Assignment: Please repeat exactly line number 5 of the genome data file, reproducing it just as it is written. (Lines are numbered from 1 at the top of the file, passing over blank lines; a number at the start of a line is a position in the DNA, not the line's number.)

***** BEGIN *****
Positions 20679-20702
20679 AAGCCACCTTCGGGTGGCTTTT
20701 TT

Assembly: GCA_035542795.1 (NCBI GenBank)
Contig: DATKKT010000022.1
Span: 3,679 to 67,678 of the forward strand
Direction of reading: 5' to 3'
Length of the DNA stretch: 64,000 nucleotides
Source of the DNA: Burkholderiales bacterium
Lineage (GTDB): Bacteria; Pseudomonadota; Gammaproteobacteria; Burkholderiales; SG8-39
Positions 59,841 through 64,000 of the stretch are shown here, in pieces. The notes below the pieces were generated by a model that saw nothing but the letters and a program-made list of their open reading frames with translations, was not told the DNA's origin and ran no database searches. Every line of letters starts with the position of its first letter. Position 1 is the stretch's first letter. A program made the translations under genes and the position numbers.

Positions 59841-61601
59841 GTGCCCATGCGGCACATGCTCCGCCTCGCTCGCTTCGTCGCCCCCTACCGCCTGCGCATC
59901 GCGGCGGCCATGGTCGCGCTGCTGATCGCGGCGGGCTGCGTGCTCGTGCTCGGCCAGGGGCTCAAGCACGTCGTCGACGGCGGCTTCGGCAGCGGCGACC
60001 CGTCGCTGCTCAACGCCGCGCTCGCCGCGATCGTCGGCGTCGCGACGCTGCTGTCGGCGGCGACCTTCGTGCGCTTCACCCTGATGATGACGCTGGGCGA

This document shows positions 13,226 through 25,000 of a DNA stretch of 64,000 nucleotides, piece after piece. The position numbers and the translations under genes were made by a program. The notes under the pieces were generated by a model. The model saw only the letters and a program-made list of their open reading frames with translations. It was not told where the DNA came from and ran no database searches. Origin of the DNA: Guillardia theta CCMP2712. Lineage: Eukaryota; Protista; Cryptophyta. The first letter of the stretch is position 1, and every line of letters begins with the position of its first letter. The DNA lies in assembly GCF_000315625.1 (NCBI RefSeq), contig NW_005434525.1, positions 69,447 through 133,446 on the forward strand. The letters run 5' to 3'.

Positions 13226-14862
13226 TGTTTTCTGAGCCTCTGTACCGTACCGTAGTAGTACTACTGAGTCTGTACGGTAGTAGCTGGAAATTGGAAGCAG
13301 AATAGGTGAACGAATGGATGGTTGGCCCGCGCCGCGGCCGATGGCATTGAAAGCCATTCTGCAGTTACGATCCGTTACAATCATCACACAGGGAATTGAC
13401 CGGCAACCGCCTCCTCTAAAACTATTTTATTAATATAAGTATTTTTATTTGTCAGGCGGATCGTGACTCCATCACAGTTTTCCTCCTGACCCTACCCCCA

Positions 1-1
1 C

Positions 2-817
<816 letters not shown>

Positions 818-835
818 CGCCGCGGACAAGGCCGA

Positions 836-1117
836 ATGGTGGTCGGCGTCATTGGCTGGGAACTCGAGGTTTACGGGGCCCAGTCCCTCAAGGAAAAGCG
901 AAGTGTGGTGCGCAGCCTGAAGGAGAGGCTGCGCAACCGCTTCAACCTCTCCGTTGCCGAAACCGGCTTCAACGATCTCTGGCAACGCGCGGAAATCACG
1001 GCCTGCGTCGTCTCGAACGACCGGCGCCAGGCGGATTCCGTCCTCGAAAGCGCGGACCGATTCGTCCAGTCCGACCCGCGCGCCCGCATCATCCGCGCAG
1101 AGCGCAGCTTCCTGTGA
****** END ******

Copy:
Contig: DATKKT010000022.1